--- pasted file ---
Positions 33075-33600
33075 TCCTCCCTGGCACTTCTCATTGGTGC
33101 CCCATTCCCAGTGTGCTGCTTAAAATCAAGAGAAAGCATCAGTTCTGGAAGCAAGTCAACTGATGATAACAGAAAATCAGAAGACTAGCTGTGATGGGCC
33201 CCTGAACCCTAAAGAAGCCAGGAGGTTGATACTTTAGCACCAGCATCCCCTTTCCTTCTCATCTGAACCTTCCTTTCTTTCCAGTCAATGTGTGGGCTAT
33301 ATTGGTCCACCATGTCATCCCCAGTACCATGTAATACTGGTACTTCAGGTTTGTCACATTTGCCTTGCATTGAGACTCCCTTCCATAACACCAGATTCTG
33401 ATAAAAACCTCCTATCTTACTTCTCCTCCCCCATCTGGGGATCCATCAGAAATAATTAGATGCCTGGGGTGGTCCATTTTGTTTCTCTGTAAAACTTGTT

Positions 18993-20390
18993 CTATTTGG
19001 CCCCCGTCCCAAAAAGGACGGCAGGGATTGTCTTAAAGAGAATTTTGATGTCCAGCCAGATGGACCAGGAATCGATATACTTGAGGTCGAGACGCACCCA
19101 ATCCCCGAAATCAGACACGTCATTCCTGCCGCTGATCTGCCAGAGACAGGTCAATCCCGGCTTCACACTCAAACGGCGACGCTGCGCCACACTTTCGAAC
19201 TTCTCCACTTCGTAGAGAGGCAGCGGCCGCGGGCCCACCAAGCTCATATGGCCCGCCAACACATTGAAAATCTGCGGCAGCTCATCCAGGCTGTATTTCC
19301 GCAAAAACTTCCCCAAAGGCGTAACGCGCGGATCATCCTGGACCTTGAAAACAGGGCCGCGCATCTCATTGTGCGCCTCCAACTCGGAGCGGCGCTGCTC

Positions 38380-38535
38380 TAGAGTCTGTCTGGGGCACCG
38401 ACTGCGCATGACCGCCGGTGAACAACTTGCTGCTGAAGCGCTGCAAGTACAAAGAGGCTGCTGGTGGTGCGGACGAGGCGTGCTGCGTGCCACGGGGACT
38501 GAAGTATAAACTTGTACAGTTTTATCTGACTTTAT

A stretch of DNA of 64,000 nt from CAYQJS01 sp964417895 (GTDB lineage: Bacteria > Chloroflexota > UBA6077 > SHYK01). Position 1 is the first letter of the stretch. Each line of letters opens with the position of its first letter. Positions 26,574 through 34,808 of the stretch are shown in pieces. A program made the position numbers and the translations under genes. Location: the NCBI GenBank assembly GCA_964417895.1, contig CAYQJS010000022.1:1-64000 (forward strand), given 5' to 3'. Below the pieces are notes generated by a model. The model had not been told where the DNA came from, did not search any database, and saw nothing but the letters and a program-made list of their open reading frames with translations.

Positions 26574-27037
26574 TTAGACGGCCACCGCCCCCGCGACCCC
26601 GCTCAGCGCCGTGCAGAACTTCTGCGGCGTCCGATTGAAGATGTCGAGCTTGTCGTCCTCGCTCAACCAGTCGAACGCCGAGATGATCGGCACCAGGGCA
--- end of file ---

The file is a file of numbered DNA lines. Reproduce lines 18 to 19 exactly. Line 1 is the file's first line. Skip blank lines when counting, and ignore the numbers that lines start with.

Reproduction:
Positions 26574-27037
26574 TTAGACGGCCACCGCCCCCGCGACCCC